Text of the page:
1916 Remembrance


Every year, on the morning of its annual St. Patrick’s Day Parade, the Nutley Irish American Alliance holds an Investiture Mass for the parade dignitaries at St. Mary’s Church. The 2016 Mass took place this past Saturday, and this year it had an extra meaning, for this year marks the 100th anniversary of the Easter Rising of 1916. As noted in the parade program, this “was one of the defining moments of the struggle for Irish independence.”

In Ireland’s long history of subjugation by England, rebels had more than once taken up arms in the name of freedom, and failed. The British believed the Easter Rising “failed” too, with the Irish forces’ surrender within a week  and the imprisonment and execution of their leaders.

But the thirst for liberty could not be quenched by blood. The Rising set in motion social and political changes that eventually led to the breaking of the British shackles and the declaration of the Irish Free State in 1921.

The Nutley Irish beautifully incorporated this history into the Mass.
Every year, their offertory gifts — presented to the celebrant priest prior to the Consecration —  have some special Irish theme. This year, that theme was the Easter Rising.

Parade Grand Marshal Mary Ellen Clyne carried to the altar a framed copy of the 1916 Proclamation of Independence, posted on April 24 of that year – the day the Rising began — and read aloud by rebel leader Padraig Pearse outside the General Post Office on Dublin’s O’Connell St. (then called Sackville St.).

Deputy Grand Marshal John Kruse and Nutley Irish President Thomas McEnery formally presented a replica of the Irish Republic  flag that had been raised over the GPO.

The other presenters and gifts were:

* Nutley Irish Member of the Year Maureen Connor — a pictorial history of Dublin’s Kilmainham Jail, where Rising leaders were imprisoned and executed.

* Parade Queen MaryKate Hood — a plaque honoring the Proclamation’s seven signatories:  Pearse, Thomas J. Clarke, Seán MacDiarmada, Thomas MacDonagh, Éamonn Ceannt, James Connolly and Joseph Plunkett.

* Police Officer of the Year Ryan T. Mulligan — reprints of Irish newspapers as they appeared in 1916.

The Rev. Richard J. Berbary, pastor of St. Mary’s,  was the Mass celebrant, with co-celebrants the Rev. Augustine Curley, St. Benedict’s, Newark; the Rev. Ivan Sciberras, Holy Family Church, Nutley; and the Rev. Thomas D. Nicastro, St. Mary’s, who serves as chaplain to the Nutley Irish.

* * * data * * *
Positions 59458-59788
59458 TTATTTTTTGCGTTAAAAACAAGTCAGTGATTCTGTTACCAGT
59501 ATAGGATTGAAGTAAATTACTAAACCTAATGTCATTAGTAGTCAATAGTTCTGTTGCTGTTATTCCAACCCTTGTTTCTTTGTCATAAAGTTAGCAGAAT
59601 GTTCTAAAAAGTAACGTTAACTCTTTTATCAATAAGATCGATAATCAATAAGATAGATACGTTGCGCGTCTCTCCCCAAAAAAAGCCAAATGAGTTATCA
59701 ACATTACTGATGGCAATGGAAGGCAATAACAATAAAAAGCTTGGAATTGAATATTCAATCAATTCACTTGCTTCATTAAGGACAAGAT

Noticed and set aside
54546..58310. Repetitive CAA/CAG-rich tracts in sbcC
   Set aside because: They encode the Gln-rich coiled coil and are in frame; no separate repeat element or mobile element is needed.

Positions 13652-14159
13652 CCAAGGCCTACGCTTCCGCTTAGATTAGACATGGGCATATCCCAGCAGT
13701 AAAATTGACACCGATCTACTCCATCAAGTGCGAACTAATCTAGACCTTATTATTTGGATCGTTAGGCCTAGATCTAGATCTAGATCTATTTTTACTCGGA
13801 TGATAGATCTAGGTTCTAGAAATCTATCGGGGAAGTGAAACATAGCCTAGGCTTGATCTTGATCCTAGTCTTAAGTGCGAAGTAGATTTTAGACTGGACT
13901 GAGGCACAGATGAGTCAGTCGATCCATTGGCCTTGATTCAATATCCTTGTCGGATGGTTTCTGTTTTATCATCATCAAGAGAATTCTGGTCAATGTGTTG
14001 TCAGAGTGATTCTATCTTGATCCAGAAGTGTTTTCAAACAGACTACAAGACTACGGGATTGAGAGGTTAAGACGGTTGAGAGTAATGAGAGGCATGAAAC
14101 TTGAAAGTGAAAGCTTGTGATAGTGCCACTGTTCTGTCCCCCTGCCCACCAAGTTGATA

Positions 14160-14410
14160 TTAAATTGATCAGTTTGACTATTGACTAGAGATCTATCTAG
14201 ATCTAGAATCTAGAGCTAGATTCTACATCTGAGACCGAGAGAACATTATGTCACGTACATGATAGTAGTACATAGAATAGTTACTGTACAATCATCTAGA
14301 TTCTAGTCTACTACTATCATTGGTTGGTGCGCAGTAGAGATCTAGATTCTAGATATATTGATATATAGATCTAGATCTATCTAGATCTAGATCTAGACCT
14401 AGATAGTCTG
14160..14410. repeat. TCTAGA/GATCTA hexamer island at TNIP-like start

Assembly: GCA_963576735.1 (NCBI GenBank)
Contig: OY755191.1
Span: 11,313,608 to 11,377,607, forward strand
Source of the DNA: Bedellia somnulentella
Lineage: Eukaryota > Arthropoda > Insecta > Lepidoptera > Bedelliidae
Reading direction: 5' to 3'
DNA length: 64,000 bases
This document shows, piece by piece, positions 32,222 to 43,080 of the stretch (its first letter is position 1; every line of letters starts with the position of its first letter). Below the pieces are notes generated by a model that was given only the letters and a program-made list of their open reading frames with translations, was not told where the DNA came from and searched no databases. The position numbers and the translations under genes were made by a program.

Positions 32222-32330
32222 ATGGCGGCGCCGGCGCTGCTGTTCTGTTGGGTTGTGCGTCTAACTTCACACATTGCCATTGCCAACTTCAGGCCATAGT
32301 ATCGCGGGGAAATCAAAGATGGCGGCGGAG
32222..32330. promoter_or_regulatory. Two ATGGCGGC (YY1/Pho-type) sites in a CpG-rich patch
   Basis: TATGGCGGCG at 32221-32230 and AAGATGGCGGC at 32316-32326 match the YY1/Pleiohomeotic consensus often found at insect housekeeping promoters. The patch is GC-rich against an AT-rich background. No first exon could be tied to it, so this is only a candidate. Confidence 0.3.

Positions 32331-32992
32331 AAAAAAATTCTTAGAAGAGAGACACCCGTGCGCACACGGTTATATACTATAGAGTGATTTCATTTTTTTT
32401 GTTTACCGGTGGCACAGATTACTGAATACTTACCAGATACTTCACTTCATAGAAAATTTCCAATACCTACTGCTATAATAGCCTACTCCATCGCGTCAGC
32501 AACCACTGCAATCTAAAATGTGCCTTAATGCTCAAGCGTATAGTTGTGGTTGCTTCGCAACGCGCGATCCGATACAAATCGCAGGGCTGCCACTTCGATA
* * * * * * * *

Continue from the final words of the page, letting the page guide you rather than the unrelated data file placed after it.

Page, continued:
Berbary also delivered the homily, based on two letters written by St. Patrick in the 5th century, which he described as “the oldest written historical records in existence about life in Ireland.” One was to the bishops in England who were trying to remove him from his mission in Eire, which, circa 400 A.D., Berbary noted, “was considered the last stop in the civilized world.”  In that missive, Berbary said, Patrick “pleads that he might be allowed to die in his beloved Ireland.”

The other letter was to the soldiers of Coroticus, a pagan king who ruled near present-day Glasgow and whose forces had plundered an Irish village.

Berbary noted he was not going to quote extensively from either. “You can Google them,” he said. And so we did. We were particularly interested in the Coroticus one. Let us say that Patrick was not someone who minced words.

According to one translation, he addressed, “Soldiers whom I no longer call my fellow citizens, or citizens of the Roman saints, but fellow citizens of the devils, in consequence of their evil deeds; who live in death, after the hostile rite of the barbarians . . . desirous of glutting themselves with the blood of innocent Christians . . . .”

But, being Patrick, he ended with a supplication that his letter might be read to them and “inspire them to come back to their right senses before God. However late it may be, may they repent of acting so wrongly . . . .”

Berbary was right. You should Google both letters and read them in their entirety.

He ended the homily with this saying: “I believe in the sun even when it’s not shining. I believe in love even when I don’t feel it. I believe in God even when He is silent.”

Belief, love, hope, forgiveness, joy and faith — and Irish history. All were evident at St. Mary’s on Saturday morning. Thank you, reverends. Thank you, harpist Miranda Adams. Thank you organist and soloist Bruce Mauro. Thank you Rory O’Moore pipe band. Thank you, congregants. Thank you, Investiture Mass Committee: Mary O’Connell, Peggy Sullivan, Alicia Frannicola and Mary Scaine. Thank you, Nutley Irish American Alliance and all who contributed to an exceptionally beautiful and moving service.

“Wherever you go and whatever you do, May the luck of the Irish be there with you.”

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Kevin A. Canessa Jr. is the editor of and broadcaster at The Observer, a place where he has served on and off since 2006. He is responsible for the editorial content of the newspaper and website, the production of the e-Newspaper, writing several stories per week (including the weekly editorial), conducting live broadcasts on Facebook Live, including a weekly recap of the news — and much more behind the scenes. Between 2006 and 2008, he introduced the newspaper to its first-ever blog — which included podcasts, audio and video. Originally from Jersey City, Kevin lived in Kearny until 2004, lived in Port St. Lucie. Florida, for four years until February 2016 and in March of that year, he moved back to West Hudson to return to The Observer full time. Click Here to send Kevin an email.